One of the largest benefits of skiing is the strengthening of the lower limbs. Skiing is a sport that focuses on the use of the quadriceps, hamstrings, hips, calves, and feet, so skiing regularly can improve your strength and muscle tone in these areas. Another benefit of skiing is that you can continue to challenge yourself without having to switch leagues or invest in better gear. If you’re starting to feel more confident, you can easily increase your speed, height, and skill level by trying new hills and terrain to continue to challenge yourself.
Of course, like many other winter sports, cardio and endurance are also improved with this sport, as it can take a lot of energy to change direction, stay upright, and travel up and down the mountain multiple times. It has been suggested that individuals who are skiing make sure to stop, when they are tired, and only go on hills that they are comfortable with. This way, you remain safe, the skiers around you remain safe, and you can thoroughly enjoy the benefits of skiing all season.
Considered one of the more difficult winter sports to master, snowboarding requires a whole lot of lower body strength, as well as a strong core for balance. Similar to skiing, those who are new to snowboarding should consider hiring a professional trainer for their first few days down the mountain. Because the hill will be full of other snowboarders with different skill levels, learning how to control your direction and speed is key to everyone’s safety.
If you’re tackling the sport of snowboarding, you’ll certainly find some advantages of the sport, including a strengthened lower body and a stronger core. Unlike skiing, snowboarding requires that you keep your balance without the support of poles, and you’ll also be facing sideways for a lot of the time. Because you’re oriented sideways without support, you’ll need to rely on your core and lower body strength to help you remain upright, change direction, slow down, and stop.
As a result, many find that their lower body strength and balance are generously improved with this sport, as well as their endurance. Not only will you need to stay upright while you snowboard, but you’ll also need the strength to pick yourself up and travel with your snowboard to the lifts. If you’re just starting out in this kind of sport, you’ll learn fairly quickly how many muscles this sport really utilizes and improves.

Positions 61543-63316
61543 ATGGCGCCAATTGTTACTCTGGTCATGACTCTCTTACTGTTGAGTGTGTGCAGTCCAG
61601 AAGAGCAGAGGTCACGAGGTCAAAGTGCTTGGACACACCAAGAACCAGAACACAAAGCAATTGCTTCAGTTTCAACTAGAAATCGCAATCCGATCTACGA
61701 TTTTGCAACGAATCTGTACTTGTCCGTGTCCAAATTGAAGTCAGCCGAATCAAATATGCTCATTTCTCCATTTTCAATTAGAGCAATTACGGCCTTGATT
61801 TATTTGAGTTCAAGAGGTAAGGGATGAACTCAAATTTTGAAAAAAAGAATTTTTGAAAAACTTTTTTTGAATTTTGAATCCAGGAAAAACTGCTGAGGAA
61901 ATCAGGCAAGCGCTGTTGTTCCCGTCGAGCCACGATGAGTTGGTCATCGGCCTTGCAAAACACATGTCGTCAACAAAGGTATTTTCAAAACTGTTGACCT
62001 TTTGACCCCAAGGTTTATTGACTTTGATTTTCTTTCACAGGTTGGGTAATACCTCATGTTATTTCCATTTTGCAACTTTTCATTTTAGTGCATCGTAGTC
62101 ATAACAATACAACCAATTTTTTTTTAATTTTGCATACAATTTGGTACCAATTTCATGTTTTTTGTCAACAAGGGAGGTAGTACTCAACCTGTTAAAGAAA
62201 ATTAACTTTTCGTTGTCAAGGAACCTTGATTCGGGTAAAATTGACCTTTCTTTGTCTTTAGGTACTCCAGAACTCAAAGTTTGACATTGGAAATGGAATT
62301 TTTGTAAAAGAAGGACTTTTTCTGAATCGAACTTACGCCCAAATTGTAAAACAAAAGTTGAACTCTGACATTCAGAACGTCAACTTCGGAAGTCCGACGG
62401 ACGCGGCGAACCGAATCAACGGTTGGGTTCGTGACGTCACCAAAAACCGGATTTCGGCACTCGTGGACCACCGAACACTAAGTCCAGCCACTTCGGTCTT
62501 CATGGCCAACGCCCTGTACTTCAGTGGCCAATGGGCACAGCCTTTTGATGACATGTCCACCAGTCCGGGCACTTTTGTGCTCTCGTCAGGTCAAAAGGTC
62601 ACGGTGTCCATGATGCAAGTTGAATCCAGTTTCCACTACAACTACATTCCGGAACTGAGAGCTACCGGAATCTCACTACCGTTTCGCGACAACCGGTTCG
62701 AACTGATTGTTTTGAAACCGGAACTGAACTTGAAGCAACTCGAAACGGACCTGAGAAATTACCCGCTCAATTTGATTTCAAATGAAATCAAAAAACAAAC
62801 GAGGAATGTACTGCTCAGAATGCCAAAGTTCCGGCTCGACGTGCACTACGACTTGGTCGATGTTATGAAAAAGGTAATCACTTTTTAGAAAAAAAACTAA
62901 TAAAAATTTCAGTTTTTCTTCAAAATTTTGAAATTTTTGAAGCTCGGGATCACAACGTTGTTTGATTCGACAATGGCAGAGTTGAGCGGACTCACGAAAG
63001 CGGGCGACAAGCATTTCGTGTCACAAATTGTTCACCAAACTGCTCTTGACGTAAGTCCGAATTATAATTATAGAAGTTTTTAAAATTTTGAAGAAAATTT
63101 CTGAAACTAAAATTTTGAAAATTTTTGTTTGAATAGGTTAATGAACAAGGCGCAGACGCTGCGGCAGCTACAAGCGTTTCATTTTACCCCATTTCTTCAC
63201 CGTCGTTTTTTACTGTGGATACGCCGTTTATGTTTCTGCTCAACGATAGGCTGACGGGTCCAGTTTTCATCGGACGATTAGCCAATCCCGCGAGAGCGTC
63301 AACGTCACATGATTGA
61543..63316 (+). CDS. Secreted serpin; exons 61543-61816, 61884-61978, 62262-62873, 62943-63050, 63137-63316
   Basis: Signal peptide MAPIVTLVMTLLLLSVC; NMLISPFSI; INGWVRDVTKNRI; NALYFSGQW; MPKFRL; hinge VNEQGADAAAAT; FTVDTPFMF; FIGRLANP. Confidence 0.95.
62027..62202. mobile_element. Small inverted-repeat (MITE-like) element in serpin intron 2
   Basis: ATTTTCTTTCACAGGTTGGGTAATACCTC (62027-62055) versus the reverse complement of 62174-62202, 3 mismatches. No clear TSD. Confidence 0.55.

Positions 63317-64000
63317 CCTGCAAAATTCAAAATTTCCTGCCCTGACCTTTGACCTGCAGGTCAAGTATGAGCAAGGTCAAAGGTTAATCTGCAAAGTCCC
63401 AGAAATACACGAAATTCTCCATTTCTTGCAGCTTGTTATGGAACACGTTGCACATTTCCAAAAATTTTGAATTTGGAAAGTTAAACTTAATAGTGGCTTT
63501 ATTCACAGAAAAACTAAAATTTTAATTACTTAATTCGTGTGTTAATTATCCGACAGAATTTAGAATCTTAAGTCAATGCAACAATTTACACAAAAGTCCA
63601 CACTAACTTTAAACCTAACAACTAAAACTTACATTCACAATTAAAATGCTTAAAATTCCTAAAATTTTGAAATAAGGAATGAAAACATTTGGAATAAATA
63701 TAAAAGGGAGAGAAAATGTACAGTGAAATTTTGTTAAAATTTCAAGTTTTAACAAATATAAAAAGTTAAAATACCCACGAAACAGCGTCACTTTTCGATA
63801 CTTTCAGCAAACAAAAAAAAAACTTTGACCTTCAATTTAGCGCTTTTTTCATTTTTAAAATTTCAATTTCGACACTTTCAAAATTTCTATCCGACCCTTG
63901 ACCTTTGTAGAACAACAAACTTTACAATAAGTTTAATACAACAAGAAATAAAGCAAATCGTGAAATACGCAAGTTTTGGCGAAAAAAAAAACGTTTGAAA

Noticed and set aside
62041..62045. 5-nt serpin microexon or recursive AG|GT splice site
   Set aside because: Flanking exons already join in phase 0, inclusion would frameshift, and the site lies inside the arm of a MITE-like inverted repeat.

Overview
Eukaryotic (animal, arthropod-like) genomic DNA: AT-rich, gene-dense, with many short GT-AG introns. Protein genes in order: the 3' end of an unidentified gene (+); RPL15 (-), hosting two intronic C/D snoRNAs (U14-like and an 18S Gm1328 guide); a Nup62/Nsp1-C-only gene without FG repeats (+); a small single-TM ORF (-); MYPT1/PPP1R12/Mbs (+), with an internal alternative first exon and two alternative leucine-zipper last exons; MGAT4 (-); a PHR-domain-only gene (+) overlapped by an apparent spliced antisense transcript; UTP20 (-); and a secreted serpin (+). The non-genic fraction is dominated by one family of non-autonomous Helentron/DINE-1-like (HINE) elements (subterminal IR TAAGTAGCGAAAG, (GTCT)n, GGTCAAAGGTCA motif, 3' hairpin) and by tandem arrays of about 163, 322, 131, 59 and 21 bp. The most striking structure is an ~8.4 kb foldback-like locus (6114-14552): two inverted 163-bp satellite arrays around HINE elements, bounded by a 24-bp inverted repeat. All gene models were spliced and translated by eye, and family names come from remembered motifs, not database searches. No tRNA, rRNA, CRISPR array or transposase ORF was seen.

Cross-country skiing is a great sport for all kinds of people, as it’s much easier to accommodate to your level of skill and physical fitness. Whether you’re young and athletic or older and more leisurely, cross country skiing can benefit anyone.
For those looking to improve their endurance, cross country skiing is said to be one of the best sports to try. It is an aerobic sport, which means that you’re constantly moving without taking short breaks. As a result, the heart continuously pumps oxygen to the body to give you the energy you need to keep going.
Cross country skiing also helps to burn a lot of calories, and it also requires that you use various muscles in the body to propel yourself forward. Individuals who cross country ski will benefit from added strength and muscle tone in their thighs, gluteus maximus, triceps, and biceps.
As with all sports, you can reap the health benefits of cross-country skiing, so long as you don’t overexert yourself and take breaks when necessary. If you’re going to be traveling in a remote area, make sure ahead of time that the trails are safe and that you travel with a friend.
Hockey is a great sport for all ages, and it has numerous benefits for us to enjoy. As one of the few multiple player winter sports, hockey helps to benefit our social skills as well as our fair play and communication with others. Fortunately, hockey is also available to play at all levels, so, whether you’re looking for something competitive, recreational, or otherwise, hockey is a perfect choice to burn some energy and play as a team.